Asher again points to Joe Port, Joe Wiseman, and the entire writing team for writing something incredibly specific but also allowing room for the actors to play. During quarantine, the writers kept in touch with the cast, asking for their input and accepting ideas, which made it a very collaborative process.

In ads for the show, there is a scene where Trevor flicks an arrow stuck in the neck of Pete, played by Richie Moriarty. Asher and Richie are both New York actors, so they spent a lot of time traveling and in quarantine together, growing quite close.

But when Asher flicked Richie, it was a spontaneous moment between the two actors, which led to one of the funniest moments that now helps to sell the show.

Asher and Richie with Rose

"And that thing just kind of happened, and our director, Trent O'Donnell, saw it and was like, "That. Let's do that. Shoot that." And so it just came from the play that we all had, and that just helps bring more colors to the story," Asher said.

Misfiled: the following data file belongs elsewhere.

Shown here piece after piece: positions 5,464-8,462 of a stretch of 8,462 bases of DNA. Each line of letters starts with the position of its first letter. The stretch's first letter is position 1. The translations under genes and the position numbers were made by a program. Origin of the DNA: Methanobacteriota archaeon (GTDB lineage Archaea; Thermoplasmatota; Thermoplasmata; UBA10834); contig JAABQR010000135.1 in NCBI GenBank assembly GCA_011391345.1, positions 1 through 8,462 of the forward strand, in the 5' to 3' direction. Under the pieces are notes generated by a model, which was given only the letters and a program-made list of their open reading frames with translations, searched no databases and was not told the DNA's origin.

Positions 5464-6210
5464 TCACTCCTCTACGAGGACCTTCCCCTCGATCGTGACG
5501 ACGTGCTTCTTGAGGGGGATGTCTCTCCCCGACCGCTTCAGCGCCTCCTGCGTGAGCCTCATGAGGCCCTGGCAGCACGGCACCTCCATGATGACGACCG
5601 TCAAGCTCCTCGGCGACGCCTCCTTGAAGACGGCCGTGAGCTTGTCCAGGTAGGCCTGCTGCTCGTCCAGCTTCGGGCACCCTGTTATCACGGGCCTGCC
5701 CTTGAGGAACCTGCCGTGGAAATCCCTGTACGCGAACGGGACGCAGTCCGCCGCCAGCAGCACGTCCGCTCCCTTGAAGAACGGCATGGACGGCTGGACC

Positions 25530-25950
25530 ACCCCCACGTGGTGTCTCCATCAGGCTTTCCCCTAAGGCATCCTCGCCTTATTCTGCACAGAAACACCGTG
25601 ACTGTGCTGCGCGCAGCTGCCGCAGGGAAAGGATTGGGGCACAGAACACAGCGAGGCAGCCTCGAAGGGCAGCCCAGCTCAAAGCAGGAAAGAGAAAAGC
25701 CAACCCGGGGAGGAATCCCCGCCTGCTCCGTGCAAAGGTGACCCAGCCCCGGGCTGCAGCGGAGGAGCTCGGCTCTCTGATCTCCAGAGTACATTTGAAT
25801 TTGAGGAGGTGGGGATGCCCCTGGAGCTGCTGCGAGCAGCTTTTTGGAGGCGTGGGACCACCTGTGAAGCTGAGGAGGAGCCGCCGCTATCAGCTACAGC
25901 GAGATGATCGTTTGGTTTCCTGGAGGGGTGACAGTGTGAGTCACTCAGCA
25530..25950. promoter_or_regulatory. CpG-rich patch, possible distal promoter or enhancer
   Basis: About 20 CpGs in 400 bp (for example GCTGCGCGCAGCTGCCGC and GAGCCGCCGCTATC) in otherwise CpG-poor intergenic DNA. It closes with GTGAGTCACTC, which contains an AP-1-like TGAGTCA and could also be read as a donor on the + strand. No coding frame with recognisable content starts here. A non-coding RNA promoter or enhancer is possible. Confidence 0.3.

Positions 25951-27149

A goofy question Asher was asked about how he, Asher, might behave if he found himself in a situation similar to Samantha's (McIver) took him to a much different place.

"I don't know that I would handle it as well as she does. It feels very lonely to me. I'm sure you could do a drama out of this show that could get really dark really fast. Luckily, we're not doing that. No, she's handling it probably better than I would.

"And she... If you don't mind, I have to say this because Rose, who plays Samantha, is incredible. And we don't get to do anything that we do if not for Rose's ability to do a scene alone with eight people who aren't there, and she's just awesome doing that."

Asher continued, "She has scenes when she's doing them with us, of course, but then you've got to pull us out of those scenes. And suddenly, she's talking to an empty room, and she is talking, essentially talking to disembodied voices.

"So I'll be in the other room saying a line, but she knows that I'm that spot on the wall. And she's not doing that for one person; she's doing it for eight. So her ability to create this whole world on her own, with two cameras on her, and time is always running out.